Matt DeCoursey 38:49
are you next to the Air Force.
Paolo Tiramani 38:52
One of the really nice things here in North Las Vegas actually live on the Las Vegas Strip and driving drive 10 minutes, and you’re out in the middle of nowhere. And we’re next door to Nellis Air Force face. Base. And we have a lot of we have a lot of geeks here
Matt DeCoursey 39:11
we got to have they’re on their way to area 51 You know so
Paolo Tiramani 39:15
so when I see those jets flying, I love it.
Matt DeCoursey 39:19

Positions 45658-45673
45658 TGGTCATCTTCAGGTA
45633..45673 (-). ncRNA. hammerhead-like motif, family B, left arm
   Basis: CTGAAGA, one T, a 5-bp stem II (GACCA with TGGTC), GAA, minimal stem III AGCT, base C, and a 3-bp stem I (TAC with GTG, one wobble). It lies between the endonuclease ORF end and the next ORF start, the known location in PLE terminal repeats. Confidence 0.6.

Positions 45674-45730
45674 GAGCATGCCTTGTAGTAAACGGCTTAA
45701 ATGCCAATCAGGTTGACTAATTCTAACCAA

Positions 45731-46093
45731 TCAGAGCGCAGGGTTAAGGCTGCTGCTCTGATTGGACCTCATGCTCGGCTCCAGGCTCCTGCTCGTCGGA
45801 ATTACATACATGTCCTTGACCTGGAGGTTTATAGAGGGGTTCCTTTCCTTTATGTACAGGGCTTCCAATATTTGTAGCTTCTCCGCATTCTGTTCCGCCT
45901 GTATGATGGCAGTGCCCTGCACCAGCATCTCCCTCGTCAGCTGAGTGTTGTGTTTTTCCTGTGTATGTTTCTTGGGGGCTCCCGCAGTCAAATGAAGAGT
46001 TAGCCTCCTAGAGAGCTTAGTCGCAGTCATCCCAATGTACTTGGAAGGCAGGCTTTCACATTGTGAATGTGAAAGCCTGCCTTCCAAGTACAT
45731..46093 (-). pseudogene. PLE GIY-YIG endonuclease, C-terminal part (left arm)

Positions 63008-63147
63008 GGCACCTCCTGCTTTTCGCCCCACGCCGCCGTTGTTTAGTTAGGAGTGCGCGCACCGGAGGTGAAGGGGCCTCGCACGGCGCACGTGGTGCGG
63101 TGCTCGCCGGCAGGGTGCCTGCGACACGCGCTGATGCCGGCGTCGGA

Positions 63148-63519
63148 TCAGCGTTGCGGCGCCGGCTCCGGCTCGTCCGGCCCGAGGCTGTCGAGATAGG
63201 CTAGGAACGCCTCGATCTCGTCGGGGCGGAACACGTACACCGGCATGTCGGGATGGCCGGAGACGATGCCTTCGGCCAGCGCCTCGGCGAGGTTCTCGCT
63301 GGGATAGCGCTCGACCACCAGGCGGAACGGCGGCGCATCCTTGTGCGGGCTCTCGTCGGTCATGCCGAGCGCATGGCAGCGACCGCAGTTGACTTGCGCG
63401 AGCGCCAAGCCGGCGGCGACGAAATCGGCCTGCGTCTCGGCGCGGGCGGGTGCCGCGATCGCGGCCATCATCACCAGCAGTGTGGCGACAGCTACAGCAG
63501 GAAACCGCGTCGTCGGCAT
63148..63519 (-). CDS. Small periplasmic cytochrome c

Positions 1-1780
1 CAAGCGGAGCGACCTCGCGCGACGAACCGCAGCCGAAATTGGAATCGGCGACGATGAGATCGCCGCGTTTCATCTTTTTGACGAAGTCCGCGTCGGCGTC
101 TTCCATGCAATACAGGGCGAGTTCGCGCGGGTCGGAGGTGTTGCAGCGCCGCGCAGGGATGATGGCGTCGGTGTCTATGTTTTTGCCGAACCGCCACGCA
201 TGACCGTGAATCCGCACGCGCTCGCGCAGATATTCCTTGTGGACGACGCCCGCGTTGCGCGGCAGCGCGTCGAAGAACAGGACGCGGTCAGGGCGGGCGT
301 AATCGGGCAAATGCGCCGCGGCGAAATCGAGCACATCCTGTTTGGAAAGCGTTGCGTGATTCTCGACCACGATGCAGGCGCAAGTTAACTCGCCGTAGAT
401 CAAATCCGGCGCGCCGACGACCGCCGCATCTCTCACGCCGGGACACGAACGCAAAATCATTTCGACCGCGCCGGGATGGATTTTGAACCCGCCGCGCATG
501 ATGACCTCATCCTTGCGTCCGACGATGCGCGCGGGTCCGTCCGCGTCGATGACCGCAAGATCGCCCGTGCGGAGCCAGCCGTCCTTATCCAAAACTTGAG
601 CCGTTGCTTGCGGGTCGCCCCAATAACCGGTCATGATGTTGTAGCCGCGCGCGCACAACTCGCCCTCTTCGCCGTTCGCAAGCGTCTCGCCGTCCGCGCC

You know, I wanted to I wanted to parlay Hopefully Hopefully they don’t drop anything on your production facility. A couple things here. One. You know, for those you listen, you can’t see what I see. I’m gonna put we’re gonna put some of these videos online because this is you can see the factory and unbox hobble behind Paulo right now which build houses with that. Now I wanted to I had a couple of comments on the way out of my own to parlay off what you said. So when I got married, I told my wife I said now I need you to know. I’m kind of old at this point. And I’m probably not going to do Ange and I’m an entrepreneur, which means you’re always going to have to shoot, you’re going to be married to me and the business, are you willing? Are you willing to accept that? And she was. And with that, you know, I think if you want to be a successful entrepreneur, a lot of that comes with getting people around you that except that kind of reality, you know, and I try to do my best to not point out the second place, or the spot in line. But you know, you got you like you said, if you want to be out doing things, you want to have a life, you want to have a hobby. Entrepreneurship does not occur from nine to five every day. In fact, the world will almost certainly find ways to make it not. You know, I have 300 employees in the Philippines right now I’m on a 13 hour time difference than them. So when shit goes wrong in my world, that’s it like I can to in the morning, man or three in the morning or six in the morning, which is still early for me. And so, you know, anyway, it’s not for the faint of heart. And but if you’re willing to accept that, I think that you know, I mean, here’s the thing, man, I dropped out of five colleges. I’m not like a high pedigree guy. I didn’t go to Harvard, I you know, any of that. And I figured it all out on Google and YouTube, and I’ve done really well for myself, which means you can too, you can get past all that if you want to be a driven Problem Solver that doesn’t quit. So Paolo, thank you so much for joining me. I love what you’re doing at Boxful. I love guests and businesses that are solving world problems. And you are and that, you know, you talk about, like I mentioned, I mean, I’m sitting here looking at the box of a website, I want to encourage everybody to go there too, because like I said, I’m trying to buy acreage in the middle of Kansas where I’m at, and I’m sitting there going, Oh, my God, I need a structure on this thing. Now if I can just unfold it, then that feels a lot easier than everything else. So I’m gonna get to work rethinking what how I’m gonna build on my, by the way, and I’m getting this farmland so I can go somewhere and just be left alone, because I need a little bit of that in my life too. So